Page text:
As with the previous and very bloody expulsion of Occupy Oakland, those Occupiers who were not in jail, and their supporters, met outside the Oakland Main Library, and after a few speeches, all marched down 14th Street and back to Oscar Grant Plaza by City Hall.
In the stone amphitheater, they held that day's General Assembly as the helicoptors overhead sometimes swept a floodlight over the crowd.
Take a photo of the woman below, I could keep from blurting out, "You're gorgeous!"
Click on the title above if you want to see a slide show of other photos of Angela Davis. The last time I saw Angela Davis was when we picketed outside Fort Ord against the American War in Vietnam, me looking in at the soldiers looking out, where I had once been a soldier myself. Then we drove into the dunes along the Monterey Bay where Angela gave one of her rousing speeches. Right wing thugs had driven up in their pickups, but atop all the dunes were men who were guarding Angela.
I am not sure I know how I feel yet about ending the day near where someone was being shot. I wrote this account for the Oakland police, intending to take it over to one of the multitude of policemen who descended on the scene, but my printer doesn’t function just now so I emailed it to a police email address and called and told them there where they could find it.
TO THE POLICE:
10 November 2011
I dropped by Occupy Oakland to see how it was going, but did not get near it. I noticed the City Hall clock was at 5 o’clock. I was standing next to the BART elevator entrance where a Asian-American man was standing. I could see along the line of shops opposite Occupy Oakland in that plaza, and very soon heard what sounded like several firecrackers but I feared they were gunshots. The Asian-American man felt convinced that they were gunshots, and that was obvious as people were scattered away from a spot about 30 feet from me.
I did not witness the shooting, but two men rushed right by me, and it seemed obvious that they were running from a crime. They were African-American, wearing dark clothes, but there is very little light there so I would not be able to identify them, except that I think they were about 5’8” or 5’9”. One or both of them seemed to shoving something into their pockets as if to conceal them. The two seemed very pleased with whatever they had done, had an air of triumph. They ran away from 14th Street in the direction of 13th Street, but I lost sight of them immediately with so many people in that intersection. Soon a man rushed up whom I supposed was a merchant. (The Asian-American man, for some reason, felt the shooter had something to do with a store along there.) The merchant was pointing and shouting in the direction the men had run. The Asian-American shouted that one of the men could be identified by some white garment – I think it was white trousers.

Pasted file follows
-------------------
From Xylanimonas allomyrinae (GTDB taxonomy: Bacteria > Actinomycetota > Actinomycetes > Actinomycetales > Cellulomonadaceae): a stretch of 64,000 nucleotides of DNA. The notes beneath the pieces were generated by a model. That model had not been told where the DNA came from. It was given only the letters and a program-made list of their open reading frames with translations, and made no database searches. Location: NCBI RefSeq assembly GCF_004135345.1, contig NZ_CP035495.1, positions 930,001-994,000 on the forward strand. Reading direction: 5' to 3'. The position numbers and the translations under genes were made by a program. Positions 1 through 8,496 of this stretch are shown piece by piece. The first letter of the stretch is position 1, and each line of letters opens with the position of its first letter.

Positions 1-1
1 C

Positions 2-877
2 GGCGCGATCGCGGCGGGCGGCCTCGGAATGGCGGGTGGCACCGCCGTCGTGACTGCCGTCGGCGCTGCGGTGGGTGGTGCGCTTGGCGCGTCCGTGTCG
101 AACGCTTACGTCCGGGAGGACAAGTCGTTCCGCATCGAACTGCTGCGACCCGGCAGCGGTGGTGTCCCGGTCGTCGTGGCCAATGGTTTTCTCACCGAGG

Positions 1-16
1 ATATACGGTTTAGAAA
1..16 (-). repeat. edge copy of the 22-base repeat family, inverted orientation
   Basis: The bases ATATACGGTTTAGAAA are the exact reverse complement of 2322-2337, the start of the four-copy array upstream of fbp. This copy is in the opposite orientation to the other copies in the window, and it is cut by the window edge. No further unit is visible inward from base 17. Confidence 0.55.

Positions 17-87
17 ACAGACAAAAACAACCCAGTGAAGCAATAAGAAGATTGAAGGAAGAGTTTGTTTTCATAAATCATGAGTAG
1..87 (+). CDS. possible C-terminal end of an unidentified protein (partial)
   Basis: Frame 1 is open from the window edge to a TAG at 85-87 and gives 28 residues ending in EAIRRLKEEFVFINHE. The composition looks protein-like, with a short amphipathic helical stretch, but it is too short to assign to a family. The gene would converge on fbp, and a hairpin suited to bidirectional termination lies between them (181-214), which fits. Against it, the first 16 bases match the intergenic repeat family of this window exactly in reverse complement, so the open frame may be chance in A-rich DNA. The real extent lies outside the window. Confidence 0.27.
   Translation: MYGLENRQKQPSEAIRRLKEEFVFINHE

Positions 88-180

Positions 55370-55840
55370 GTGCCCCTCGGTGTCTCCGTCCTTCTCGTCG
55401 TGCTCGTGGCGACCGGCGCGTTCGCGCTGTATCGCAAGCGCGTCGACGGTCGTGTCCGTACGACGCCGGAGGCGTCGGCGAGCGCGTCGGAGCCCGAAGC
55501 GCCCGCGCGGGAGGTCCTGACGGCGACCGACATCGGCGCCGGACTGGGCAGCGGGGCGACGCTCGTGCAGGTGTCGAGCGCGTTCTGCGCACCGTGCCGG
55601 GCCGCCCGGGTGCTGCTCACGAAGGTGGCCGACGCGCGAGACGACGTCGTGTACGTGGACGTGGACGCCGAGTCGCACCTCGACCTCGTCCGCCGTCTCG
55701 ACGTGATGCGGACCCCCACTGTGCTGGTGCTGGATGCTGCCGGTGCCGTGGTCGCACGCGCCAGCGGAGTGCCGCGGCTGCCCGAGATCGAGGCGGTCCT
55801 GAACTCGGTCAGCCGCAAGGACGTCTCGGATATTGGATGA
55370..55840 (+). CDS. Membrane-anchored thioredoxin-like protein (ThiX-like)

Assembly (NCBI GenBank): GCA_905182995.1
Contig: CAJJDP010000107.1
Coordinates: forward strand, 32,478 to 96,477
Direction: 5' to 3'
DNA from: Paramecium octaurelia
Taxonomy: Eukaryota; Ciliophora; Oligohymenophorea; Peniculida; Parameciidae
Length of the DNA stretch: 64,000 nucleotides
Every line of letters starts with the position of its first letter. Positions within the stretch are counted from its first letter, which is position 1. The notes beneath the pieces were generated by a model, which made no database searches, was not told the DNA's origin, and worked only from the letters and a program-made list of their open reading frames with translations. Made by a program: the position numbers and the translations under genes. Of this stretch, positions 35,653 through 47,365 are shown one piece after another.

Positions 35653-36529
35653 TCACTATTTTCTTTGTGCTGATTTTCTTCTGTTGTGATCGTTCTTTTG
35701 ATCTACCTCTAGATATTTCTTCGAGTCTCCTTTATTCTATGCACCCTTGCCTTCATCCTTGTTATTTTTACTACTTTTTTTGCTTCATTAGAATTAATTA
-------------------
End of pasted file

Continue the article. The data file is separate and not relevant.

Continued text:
Many people surrounded the gunshot victim,and it was obvious that he was receiving artifical respiration.
Meanwhile masses of police cars and emergency vehicles were arriving, sirens blaring.
The police arrived, and a policeman continued the artificial respiration. The police asked the people there to disperse so I went home.
The streets around there were being blocked off by police cars, evidently imagining it was some mass violent incident.
At home I heard on the news that they mentioned just one man, but there was that second man with him as he ran away, perhaps a friend, and both pleased by what they had done.
The shooting clearly had nothing to do with Occupy Oakland, an empty and unoccupied space existed between the shooting incident and Occupy Oakland. That intersection was rough before Occupy Oakland arrived so that late at night I never get out at the 12th Street BART station as it often seems that some tough is chasing another tough.
Later it was revealed on the news that it was a young African-American man who had been killed. It is sad that I still don't know his name or why he was killed as it seemed, so casually. Reminds me of yesterday when I was at the V.A. Hospital. So many veterans have "turned hippy" in their dress, but I sat next to a man thoroughly identified by cap and jacket as a Vietnam War veteran. I said, "Looks as if Israel and the U.S. are going to start a war with Iran." He replied, "Might as well." The casual habit of killing.